Headphones Latest Audio School Trend in Dance, Live Music
Career Path : Audio Engineering
Headphones at a dance show? At a concert? Yes and yes. Two new sound trends for students of audio school to take note of.
Audio School Case Study #1 – A trend leading to a trend leading to a trend
London dance house, Sadlerâs Wells, generated a lot of buzz the summer of 2009 with its dance show, Electric Hotel, which was remarkable for its embodiment of several interrelated trends â the first of which one suspects of having given rise to the second; the second of which, of having given rise to the third; and, all of which, of impacting the future of students currently enrolled in audio engineering school. If this production is any indication, then graduates of sound engineering school will be more in demand as performance artists continue to experiment with sound in their shows.
The first trend embodied by Electric Hotel is the penchant for theatre in non-traditional, often industrial, venues. This particular production was staged behind Kingâs Cross station in London, in a building constructed expressly for the purpose, in an art deco style. Although, strictly speaking, this is not a sound engineering trend, it is still of importance to students in audio school. If you are in audio engineering school out of a desire to pursue a career in live sound design, then you may find yourself working in non-traditional venues such as this one. This is a career path that calls for adaptability and flexibility.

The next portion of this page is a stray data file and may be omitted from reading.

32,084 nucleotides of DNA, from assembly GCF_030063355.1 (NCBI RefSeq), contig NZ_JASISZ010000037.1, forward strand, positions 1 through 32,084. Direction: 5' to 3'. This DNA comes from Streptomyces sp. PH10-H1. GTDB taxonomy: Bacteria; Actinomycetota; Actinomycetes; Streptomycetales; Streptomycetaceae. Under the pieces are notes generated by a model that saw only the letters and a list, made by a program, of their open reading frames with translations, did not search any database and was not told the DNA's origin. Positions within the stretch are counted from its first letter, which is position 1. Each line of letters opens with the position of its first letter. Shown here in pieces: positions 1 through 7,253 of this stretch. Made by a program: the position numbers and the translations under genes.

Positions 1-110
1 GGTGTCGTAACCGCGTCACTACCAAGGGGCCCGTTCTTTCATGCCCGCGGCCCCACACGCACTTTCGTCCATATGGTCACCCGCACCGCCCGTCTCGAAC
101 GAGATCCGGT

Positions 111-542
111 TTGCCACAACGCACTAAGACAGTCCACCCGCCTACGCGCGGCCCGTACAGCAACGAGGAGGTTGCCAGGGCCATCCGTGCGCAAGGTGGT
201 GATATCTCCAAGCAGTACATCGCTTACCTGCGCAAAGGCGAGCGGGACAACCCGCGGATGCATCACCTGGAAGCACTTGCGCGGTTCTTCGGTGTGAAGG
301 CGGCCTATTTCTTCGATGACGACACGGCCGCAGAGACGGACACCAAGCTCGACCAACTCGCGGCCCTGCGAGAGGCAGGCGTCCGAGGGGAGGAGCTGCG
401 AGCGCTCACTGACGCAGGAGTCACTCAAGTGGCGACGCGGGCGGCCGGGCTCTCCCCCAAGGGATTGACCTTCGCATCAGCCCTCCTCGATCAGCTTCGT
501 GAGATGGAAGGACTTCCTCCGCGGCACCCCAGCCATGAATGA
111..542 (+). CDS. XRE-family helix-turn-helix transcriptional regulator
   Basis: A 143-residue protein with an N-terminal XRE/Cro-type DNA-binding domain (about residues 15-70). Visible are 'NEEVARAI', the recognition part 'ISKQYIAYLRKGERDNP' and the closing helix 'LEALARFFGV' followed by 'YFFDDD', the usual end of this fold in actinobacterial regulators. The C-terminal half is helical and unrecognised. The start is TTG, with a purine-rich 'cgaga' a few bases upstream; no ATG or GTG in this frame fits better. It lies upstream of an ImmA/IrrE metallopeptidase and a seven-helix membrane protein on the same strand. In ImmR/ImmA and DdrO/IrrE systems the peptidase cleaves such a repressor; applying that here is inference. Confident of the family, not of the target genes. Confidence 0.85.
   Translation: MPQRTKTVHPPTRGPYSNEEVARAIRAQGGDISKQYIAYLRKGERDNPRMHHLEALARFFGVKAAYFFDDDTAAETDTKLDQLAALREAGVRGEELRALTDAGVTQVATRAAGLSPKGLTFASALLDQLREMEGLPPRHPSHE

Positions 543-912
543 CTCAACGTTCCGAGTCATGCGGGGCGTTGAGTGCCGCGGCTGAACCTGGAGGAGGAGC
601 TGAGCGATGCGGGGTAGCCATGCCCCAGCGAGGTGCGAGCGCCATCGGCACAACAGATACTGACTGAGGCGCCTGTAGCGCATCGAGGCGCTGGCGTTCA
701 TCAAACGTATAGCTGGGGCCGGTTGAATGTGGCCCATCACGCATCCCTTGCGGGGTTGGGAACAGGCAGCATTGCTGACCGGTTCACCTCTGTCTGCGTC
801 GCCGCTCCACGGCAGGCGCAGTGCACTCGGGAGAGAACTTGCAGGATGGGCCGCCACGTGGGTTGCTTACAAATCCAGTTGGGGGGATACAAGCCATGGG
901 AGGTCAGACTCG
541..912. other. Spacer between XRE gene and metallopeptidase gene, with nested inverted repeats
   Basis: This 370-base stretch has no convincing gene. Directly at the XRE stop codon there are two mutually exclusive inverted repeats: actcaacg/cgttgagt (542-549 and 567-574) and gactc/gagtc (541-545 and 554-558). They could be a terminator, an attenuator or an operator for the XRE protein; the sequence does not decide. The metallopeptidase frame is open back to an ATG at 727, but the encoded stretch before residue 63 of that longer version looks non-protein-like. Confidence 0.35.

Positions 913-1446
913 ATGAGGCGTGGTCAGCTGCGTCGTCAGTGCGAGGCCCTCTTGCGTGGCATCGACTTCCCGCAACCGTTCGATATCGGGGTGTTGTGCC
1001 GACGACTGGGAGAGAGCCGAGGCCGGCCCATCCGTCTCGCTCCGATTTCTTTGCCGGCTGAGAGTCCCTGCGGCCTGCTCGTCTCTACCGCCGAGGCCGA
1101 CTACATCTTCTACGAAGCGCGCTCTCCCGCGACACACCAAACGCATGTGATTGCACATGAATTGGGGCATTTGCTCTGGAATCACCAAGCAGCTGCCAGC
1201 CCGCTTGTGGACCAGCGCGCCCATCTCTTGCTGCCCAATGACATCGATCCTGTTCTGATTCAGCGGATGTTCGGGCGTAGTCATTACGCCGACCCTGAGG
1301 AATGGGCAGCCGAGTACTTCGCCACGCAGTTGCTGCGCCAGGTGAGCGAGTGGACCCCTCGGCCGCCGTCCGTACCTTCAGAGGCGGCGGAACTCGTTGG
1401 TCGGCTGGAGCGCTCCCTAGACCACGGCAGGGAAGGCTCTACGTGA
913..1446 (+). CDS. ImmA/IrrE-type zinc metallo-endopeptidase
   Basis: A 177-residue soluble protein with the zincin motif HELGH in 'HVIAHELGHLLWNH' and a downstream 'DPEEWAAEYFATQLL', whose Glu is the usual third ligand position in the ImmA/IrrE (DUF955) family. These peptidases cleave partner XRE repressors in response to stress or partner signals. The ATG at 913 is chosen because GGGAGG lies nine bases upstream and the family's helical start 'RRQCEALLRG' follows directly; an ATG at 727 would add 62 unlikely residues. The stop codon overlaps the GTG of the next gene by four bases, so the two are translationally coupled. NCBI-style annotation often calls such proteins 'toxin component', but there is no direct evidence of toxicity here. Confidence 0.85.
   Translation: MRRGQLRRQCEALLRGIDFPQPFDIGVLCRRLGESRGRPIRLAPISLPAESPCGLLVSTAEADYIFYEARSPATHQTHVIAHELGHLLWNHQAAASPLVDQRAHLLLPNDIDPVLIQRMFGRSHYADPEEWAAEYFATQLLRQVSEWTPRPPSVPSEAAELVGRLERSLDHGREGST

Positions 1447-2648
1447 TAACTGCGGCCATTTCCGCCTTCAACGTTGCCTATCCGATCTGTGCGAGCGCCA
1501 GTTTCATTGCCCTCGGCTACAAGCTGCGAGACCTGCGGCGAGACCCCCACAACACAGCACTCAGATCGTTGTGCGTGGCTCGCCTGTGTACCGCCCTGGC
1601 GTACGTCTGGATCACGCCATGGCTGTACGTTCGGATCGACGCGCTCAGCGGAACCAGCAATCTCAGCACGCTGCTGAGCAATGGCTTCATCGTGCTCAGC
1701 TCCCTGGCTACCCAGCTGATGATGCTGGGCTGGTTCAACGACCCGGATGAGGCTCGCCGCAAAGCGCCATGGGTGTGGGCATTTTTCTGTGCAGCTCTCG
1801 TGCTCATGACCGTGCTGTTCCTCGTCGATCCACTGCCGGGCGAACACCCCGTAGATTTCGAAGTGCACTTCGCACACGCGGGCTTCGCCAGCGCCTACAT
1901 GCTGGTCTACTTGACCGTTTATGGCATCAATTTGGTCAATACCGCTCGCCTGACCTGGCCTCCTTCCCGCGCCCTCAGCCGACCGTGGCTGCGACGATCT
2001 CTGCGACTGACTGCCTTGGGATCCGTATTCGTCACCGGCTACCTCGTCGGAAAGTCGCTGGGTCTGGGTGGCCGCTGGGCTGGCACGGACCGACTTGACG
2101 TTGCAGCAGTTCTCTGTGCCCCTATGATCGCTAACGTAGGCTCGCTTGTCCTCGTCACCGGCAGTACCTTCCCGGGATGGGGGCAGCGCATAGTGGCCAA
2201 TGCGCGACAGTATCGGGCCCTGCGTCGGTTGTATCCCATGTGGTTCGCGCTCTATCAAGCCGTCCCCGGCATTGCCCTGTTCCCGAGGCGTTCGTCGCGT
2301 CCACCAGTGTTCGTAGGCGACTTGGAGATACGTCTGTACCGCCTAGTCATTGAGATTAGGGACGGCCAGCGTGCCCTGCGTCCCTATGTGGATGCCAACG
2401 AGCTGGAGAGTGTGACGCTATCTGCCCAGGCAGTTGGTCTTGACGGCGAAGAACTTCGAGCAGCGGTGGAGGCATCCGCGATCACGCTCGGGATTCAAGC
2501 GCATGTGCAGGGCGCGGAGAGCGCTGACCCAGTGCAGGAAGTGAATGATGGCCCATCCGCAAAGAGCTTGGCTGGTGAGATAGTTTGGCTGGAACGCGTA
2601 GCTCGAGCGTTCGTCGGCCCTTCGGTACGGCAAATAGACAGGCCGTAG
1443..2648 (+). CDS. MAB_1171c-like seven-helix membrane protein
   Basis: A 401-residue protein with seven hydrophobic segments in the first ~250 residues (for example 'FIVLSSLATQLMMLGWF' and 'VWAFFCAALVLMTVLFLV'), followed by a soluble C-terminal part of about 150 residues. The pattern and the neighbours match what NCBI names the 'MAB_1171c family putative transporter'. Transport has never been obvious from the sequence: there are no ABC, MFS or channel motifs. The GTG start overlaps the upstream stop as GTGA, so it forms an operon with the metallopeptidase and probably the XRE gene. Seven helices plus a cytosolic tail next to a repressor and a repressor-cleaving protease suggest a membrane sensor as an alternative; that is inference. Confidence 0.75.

The second trend of interest to sound engineering school students? The pop up show. Pop up shows are surprise, usually limited run performances that appear with little warning, usually at non-traditional venues. Again, although this is not a concept that may be taught in audio school, it is still worthwhile for students to take note of it. Because after audio engineering school, you may find yourself working on productions where the ability to keep a secret will be one of your most valued talents.
The third and perhaps most important trend, at least from the perspective of audio school students, is the use of individual headphones. Electric Hotel, a Hitchcock-inspired production, takes place late at night. Audience members are invited to âspyâ on the staff and lodgers at a hotel. A lot of the show is âheardâ rather than seen: a robe drops to the floor, a telephone rings. The individual headsets convey a sense of intimacy, and help address any noise problems with the neighbours, especially given the later than normal hour.
But individual headsets arenât just popping up in dance productions. They are even being used by recording artists in concert settings. Witness our second case study for students in audio engineering school:
Concerts in a bubble
Montreal turntablist Kid Koala was inspired by fatherhood and lullabies to produce a quieter, more reflective concert-going experience. This winter, his Space Cadet Headphone Concert went on tour. Audience members were given their own headsets, and their own âpodsâ in which to stretch out in. Could quirky initiatives like these become more prevalent in the future? These are questions that students in audio engineering school may want to ponder.
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